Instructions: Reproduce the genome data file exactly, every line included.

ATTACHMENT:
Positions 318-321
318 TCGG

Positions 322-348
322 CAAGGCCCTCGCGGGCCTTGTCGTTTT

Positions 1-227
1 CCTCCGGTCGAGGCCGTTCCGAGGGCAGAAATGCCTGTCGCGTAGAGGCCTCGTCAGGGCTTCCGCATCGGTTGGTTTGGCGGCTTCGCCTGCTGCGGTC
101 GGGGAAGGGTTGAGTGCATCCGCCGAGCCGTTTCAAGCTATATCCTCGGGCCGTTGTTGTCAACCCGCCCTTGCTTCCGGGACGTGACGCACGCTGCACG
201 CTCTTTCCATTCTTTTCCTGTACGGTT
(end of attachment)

Positions 318-321
318 TCGG

Positions 322-348
322 CAAGGCCCTCGCGGGCCTTGTCGTTTT

Positions 1-227
1 CCTCCGGTCGAGGCCGTTCCGAGGGCAGAAATGCCTGTCGCGTAGAGGCCTCGTCAGGGCTTCCGCATCGGTTGGTTTGGCGGCTTCGCCTGCTGCGGTC
101 GGGGAAGGGTTGAGTGCATCCGCCGAGCCGTTTCAAGCTATATCCTCGGGCCGTTGTTGTCAACCCGCCCTTGCTTCCGGGACGTGACGCACGCTGCACG
201 CTCTTTCCATTCTTTTCCTGTACGGTT